Daten und Details auf den Seiten der AG Lamparter

Dieser Kurs wird ab SS 2025 in veränderter Form angeboten.

Resilience - How Plants Moved On Land

Non-flowering land plants, their algal ancestors, and their fungal companions have been neglected over decades. Since they lack flowers and, thus, their sexuality remains, they were summarised as so-called "cryptogamic" life forms and often understood as exotic, and peripheral life forms, the archaic precursors of "real" plants. This viewpoint was ignorant - it is now progressively clear that these "cryptogamic" life forms have evolved numerous innovations to cope with the harsh conditions of terrestrial life, long before animals did. These innovations helped them to overcome numerous stresses, such as drought, heat, UV irradiation, high-light stress or lack of nutrients. These are exactly the challenges we are facing now in consequence of human-made climate change. When we learn to understand, how plants managed to move on land, we will be able to use those innovations for a more sustainable and resilient agriculture of the future. The last years have brought many new insights into early land plant evolution, mainly promoted by progress in phylogenomics. However, to interpret those data requires a thorough understanding of the diversity of non-flowering plants, on the peculiarities of their life cycle, and of their physiological adaptations. This is only possible, when one also considers their ancestors, the different types of algae. A deeper understanding also requires some understanding of the plant companions, the fungi that enabled plant terrestrialisation. The course consists of two sections:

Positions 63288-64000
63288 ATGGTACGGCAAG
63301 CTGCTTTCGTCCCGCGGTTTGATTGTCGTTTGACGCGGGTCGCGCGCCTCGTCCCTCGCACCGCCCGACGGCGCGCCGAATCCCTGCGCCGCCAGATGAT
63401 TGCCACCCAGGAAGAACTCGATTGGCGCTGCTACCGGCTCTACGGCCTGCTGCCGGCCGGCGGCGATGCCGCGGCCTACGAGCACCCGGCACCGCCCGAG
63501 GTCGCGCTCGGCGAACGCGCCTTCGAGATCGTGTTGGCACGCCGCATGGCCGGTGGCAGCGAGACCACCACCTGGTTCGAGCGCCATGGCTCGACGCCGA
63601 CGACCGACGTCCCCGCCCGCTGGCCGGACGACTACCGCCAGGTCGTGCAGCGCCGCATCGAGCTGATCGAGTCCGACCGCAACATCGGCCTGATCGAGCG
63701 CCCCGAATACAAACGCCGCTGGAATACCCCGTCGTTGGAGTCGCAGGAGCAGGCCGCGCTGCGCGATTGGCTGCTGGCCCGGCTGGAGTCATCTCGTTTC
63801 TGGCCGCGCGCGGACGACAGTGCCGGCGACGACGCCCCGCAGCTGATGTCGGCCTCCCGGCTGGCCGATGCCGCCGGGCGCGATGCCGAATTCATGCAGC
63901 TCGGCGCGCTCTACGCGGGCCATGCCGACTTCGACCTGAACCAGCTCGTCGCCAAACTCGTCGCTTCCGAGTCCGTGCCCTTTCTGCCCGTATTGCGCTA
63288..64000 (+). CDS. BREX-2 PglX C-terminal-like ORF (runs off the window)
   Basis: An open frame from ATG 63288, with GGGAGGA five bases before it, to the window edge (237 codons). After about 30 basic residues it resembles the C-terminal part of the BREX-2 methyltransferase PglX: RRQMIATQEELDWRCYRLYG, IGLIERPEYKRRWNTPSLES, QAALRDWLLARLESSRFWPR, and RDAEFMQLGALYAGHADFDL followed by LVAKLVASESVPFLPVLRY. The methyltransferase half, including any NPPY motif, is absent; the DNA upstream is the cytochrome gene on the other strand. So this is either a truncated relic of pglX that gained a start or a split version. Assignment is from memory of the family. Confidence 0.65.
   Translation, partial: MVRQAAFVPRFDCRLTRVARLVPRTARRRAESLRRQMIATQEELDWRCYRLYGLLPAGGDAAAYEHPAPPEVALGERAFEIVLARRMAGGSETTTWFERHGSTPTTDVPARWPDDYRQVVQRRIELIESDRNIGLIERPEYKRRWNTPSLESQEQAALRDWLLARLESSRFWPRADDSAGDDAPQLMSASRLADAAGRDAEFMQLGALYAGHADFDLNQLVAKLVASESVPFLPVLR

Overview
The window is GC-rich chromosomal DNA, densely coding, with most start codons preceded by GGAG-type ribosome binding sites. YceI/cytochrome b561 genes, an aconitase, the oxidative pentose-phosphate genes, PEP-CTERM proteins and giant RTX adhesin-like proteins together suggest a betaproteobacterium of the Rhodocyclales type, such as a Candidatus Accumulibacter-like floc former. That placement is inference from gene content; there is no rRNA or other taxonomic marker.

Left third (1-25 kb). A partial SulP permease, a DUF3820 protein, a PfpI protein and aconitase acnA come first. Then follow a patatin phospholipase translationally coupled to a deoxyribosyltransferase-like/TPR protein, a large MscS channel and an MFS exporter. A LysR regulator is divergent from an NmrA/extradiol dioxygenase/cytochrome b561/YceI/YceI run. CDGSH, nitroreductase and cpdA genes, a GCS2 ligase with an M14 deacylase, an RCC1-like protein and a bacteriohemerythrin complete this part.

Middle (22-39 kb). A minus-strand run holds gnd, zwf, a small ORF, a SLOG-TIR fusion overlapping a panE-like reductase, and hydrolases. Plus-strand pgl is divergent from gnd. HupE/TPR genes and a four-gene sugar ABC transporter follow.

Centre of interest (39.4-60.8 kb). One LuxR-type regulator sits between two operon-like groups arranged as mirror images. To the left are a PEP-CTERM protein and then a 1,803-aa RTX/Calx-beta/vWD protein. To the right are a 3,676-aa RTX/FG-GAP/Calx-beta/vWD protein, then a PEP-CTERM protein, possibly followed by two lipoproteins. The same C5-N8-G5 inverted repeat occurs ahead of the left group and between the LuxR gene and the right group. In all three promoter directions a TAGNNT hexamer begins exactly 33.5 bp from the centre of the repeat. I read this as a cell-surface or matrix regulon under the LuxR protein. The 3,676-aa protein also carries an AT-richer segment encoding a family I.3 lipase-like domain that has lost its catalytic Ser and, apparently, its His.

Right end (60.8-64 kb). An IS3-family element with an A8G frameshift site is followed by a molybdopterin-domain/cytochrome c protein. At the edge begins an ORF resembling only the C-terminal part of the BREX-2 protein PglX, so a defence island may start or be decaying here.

• A theoretical part gives a survey on the evolution of early land plants and the innovations in morphology, life cycle and physiology that enabled this evolution.
  • In the practical part, students will learn to distinguish different life forms of algae, mosses, lichens, ferns, and fungi and to cope with this biodiversity. This will be complemented by excursions in the region, work at the herbarium of the Natural History Museum, but also laboratory studies involving classic and modern methods of taxonomy.

More details will be published on this page from mid 2024.